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PARADISE – REVIEW OF ADAPTATION OF PHILOCTETES AT NATIONAL THEATRE

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Ancient Greek myth and tragedy find their way on (to?) the modern stage again. This time it is an adaptation of Sophocles’ Philoctetes, a playby Kae Tempest titled Paradise that opened at the National Theatre, London in August 2021.

In mythology, Philoctetes was a magnificent warrior who sailed with the Greeks to fight in The Trojan War. He was bitten on his leg by a snake and the wound oozed pus and emitted unbearable stench forcing Odysseus to abandon him on the island of Lemnos. He remained on the island alone for ten years in excruciating pain until almost the end of The Trojan War when Odysseus and Neoptolemus (the son of Achilles), on the advice of a prophet, came to seek Philoctetes. He is (was?) essential for the delivery of the coup de grace to the Trojans for the Greeks to seal their triumph.

The crafty Odysseus devises a pack of lies for naïve and honest Neoptolemus to serve(serve what? Complete lies?) in order to convince Philoctetes to go to Troy. The ruse does not work but Heracles appears in the end as a Deus ex machina and tells Philoctetes that it is the will of Zeus that he go to Troy. He does.

Kae Tempest maintains the core of the story of Philoctetes living in a cave on Lemnos and being visited by Neoptolemus and Odysseus who try to convince him with gross mendacity to go to Troy. But after that Tempest takes her own path. Lemnos is not a deserted island but a refugee camp or, more accurately, a prison. The island was prosperous at one time, but it has deteriorated into a disgusting place occupied by undocumented refugees, one of whom is Philoctetes. They are the Chorus of the play. In Sophocles’ play the Chorus is made up of sailors from Neoptolemus’ ship.

There is some differentiation among the members of the Chorus but in the end, they represent a group rather than individuals. One of them, Aunty (ESKA) is a seer or prophet, and she provides extensive, some of it sung, commentary at the beginning and the end of the play.

The others are a multi-racial group of prisoners/refugees whole (whose?) appearance and names indicate the broad spectrum of the downtrodden of the earth. They are Magdalena (Claire-Louise Cordwell), Tishani (Sarah Lam), Nam (Penny Layden), Tayir (Kayla Meikle, Yasmeen (Naomi Wirthner), Zuleika (Amie Francis), Jelly (Sutara Gayle) and Shiloh (Jennifer Joseph). They are an effective group that illustrates life on the island even though I had difficulty recognizing many of them as individuals.

The thrust of the play and Tempest’s brilliance come out in the interaction among the three Greeks, played by women as is the rest of the cast. Lesly Sharp as Philoctetes gives a performance of dazzling intensity and overwhelming power. She represents a man who has lived in a cave for ten years after being abandoned by his colleagues. He is a man of great heroic stature reduced to a cipher with unbearable pain and stench emanating from his leg. He is overwhelmed with hatred for Odysseus and an all-encompassing desire for revenge. Neoptolemus spins tales and lies of rewards for Philoctetes if only he will go on the ship that is waiting for him. Spoiler alert. I will not tell you his final fate, but Sharp’s performance is worth watching with the intensity that she brings to the role.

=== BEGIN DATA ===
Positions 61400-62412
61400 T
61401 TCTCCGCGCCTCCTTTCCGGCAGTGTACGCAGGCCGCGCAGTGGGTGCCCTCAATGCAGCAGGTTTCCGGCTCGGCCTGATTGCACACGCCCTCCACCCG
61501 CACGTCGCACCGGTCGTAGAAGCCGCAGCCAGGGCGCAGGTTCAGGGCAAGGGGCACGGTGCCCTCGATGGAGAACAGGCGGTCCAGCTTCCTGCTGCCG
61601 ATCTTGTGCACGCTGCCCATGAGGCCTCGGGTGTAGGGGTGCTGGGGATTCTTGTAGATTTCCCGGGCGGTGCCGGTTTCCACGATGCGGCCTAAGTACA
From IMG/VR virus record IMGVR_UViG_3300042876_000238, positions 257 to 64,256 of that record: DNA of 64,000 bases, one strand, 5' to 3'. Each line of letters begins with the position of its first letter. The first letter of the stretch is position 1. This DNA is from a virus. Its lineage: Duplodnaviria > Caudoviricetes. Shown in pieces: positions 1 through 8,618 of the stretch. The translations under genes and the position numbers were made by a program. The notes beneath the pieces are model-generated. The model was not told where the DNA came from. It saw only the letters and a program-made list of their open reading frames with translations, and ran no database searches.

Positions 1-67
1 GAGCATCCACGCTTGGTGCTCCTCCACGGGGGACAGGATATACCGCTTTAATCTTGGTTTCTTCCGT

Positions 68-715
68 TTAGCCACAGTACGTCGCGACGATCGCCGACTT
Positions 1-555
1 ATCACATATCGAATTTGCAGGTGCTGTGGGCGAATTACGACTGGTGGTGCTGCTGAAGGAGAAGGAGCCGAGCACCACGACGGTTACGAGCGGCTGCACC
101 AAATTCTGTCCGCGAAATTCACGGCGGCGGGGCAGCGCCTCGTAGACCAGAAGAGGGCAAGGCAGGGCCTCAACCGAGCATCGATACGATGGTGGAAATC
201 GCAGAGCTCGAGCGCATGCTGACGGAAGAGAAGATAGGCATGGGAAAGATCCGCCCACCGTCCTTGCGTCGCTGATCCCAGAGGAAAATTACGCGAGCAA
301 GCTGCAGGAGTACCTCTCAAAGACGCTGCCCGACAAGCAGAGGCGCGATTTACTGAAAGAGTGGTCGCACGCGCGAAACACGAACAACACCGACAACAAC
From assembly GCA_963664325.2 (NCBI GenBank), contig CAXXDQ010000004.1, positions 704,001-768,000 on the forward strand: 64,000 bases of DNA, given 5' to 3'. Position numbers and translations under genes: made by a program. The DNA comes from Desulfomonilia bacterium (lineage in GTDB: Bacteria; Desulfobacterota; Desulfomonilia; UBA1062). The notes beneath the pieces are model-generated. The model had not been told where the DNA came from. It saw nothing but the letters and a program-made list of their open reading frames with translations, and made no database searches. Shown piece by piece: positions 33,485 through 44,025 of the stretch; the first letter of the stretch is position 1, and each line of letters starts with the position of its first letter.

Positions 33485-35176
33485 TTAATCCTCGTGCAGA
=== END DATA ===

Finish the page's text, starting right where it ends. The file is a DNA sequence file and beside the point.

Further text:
Gloria Obianyo gives a bravura performance as Neoptolemus. He is just a youngster in the shadow and under the command of General Odysseus. He is fundamentally naïve and honest but is persuaded and ordered to lie. Dishonesty is not part of his character. He tries so hard to induce Philoctetes that at one point he seems to have become even worse than Odysseus. You have to witness the scene yourself to appreciate its power.

Odysseus, the man of many turns and wiles, comes out as that, but also pretty nasty. Anastasia Hille is simply splendid in the role as she tackles his dishonesty, intensity and desire for victory and glory.

Ian Rickson directed this outstanding production with Sets and Costumes by Rae Smith. The set emphasize darkness and the costumes are the clothes of desperate refuges abandoned to their fate.

If Sophocles’ play is Tempest’s entry into Paradise, the exit is all her own. It is done in modern dress, and it is about social conditions today. The fate of refugees, that (the?) condition of people in general, the reason for going to war and the results sought or achieved are all topics that she touches upon. Some of it may seem like excessive editorializing but one would be hard put to disagree with her views.

The myth of Philoctetes has found a brilliant and contemporary interpretation and provided some great theatre 2430 years after Sophocles won first prize with his play at Athens’s   City Dionysia. 

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Paradise by Kae Tempest in an adaptation of Sophocles’ Philoctetes played from August 11 to September 11, 2021, at the Olivier Stage of the National Theatre, London, England and can be streamed for viewing at https://www.ntathome.com/

Lesley Sharp (Philoctetes), Amie Francis (Zuleika) and Sutara Gayle (Jelly) in Paradise at the National Theatre. Credit: Helen Murray

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